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Public Health Scholar on How to Conduct Projects in Rural China

The second CUHK 50th Anniversary Fair Public Lecture, entitled 'Evidence-based Health and Medical Intervention: How Do We Do Our Work in Rural Ethnic Minority Communities in China?', was held on 19 April at the Hong Kong Central Library. The lecture was delivered by Prof. Emily Chan, director of the Collaborating Centre for Oxford University and CUHK for Disaster and Medical Humanitarian Response (CCOUC).

Professor Chan promotes public health and disaster preparedness education in rural China. She said the work of CCOUC was imperative because Asia had been the most disaster-prone region in the world in the past 15 years. She explained that by 'evidence-based health and medical intervention', she meant that they would apply what they learned from their current public health promotion projects in rural China to other regions through scientific research, education and knowledge transfer.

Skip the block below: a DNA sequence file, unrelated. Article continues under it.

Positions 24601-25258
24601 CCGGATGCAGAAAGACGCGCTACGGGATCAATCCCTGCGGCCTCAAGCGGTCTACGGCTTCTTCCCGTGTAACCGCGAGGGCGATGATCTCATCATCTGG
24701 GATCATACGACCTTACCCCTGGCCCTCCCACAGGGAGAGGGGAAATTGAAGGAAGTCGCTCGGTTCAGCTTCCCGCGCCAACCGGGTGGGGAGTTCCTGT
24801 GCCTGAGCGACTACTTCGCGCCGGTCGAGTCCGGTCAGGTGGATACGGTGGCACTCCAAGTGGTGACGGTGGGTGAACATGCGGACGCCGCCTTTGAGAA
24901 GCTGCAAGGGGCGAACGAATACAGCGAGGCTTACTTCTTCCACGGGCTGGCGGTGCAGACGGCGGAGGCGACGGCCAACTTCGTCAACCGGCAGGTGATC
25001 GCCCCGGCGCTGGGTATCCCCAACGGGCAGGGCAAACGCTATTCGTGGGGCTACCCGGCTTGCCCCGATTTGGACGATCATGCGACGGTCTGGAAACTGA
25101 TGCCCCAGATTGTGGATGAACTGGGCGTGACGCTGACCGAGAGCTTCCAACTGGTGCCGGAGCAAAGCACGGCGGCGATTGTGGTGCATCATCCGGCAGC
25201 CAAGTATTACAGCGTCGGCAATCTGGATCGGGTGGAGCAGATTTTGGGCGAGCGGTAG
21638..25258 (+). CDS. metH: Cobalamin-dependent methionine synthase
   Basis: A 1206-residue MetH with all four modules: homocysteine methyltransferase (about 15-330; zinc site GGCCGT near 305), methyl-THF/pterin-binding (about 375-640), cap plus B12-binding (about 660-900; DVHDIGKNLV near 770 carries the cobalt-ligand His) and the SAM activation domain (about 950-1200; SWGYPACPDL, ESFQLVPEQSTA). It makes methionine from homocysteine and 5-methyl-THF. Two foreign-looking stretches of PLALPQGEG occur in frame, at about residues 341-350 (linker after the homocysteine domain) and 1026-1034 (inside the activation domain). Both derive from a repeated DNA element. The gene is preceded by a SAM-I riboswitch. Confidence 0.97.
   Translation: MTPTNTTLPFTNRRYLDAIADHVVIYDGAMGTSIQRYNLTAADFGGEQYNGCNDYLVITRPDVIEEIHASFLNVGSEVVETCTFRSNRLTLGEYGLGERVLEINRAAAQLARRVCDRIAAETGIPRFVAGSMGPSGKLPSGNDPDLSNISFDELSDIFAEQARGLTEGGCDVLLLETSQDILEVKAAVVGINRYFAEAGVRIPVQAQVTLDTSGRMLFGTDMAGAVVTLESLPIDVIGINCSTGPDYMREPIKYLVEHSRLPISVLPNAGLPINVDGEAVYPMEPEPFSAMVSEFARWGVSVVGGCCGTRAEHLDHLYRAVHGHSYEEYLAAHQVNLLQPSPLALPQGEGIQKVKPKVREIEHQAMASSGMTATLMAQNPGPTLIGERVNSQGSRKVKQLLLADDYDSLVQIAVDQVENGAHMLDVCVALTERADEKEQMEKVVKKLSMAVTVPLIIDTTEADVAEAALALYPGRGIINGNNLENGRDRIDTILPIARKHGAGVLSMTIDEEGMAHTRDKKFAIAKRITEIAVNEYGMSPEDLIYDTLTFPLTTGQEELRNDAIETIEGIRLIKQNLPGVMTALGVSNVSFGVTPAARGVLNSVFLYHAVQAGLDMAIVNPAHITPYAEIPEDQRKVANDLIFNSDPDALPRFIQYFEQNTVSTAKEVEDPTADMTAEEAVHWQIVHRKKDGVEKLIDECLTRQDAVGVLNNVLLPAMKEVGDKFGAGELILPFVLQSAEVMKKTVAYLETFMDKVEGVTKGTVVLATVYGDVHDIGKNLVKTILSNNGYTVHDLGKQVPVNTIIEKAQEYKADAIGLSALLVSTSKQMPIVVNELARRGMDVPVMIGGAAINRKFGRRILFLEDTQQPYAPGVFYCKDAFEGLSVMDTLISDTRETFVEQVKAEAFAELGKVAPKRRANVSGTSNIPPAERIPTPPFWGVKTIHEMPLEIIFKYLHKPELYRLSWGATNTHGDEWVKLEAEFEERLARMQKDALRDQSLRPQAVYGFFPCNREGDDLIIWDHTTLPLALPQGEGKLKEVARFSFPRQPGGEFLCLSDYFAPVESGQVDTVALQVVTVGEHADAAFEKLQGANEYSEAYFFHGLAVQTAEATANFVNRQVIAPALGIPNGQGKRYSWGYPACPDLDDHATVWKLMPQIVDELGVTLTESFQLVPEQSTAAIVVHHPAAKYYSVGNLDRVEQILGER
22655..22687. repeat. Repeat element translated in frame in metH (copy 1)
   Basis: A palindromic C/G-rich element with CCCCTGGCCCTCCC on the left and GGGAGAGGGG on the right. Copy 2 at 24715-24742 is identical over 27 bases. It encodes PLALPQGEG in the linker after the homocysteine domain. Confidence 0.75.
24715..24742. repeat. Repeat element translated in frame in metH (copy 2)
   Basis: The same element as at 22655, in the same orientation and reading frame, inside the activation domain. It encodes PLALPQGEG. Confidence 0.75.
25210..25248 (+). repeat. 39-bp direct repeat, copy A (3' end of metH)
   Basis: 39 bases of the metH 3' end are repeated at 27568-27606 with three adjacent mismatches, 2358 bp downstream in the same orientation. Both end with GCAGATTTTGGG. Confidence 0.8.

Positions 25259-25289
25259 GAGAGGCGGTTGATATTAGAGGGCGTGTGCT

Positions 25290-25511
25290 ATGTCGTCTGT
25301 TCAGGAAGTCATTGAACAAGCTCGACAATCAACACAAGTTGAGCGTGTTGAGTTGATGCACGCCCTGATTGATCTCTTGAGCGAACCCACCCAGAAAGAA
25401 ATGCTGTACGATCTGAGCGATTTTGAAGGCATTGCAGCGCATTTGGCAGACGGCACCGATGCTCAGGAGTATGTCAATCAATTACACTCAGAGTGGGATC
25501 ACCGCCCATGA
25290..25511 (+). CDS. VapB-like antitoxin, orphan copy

CCOUC has had plans to carry out projects in 10 remote villages housing ethnic minority communities who live in extreme poverty and are subject to natural disaster. Each project has four stages: site selection, needs assessment, intervention, and evaluation. Now, projects at five villages have been completed.

Professor Chan talked about the challenges of working in remote parts of China: 'Once I took about 40 students with me on a project. In order to have enough cash for medical treatments in case of emergency, we brought over RMB100,000. The largest face value paper currency in China is the RMB100 note. We were cash-bloated.'

She also said, 'When students join the project, they always think they are going to change the world. But after the visit, they often find that they are the ones changed. The experience shows them how little they know.'

Please click here for details and here for video clip of the lecture.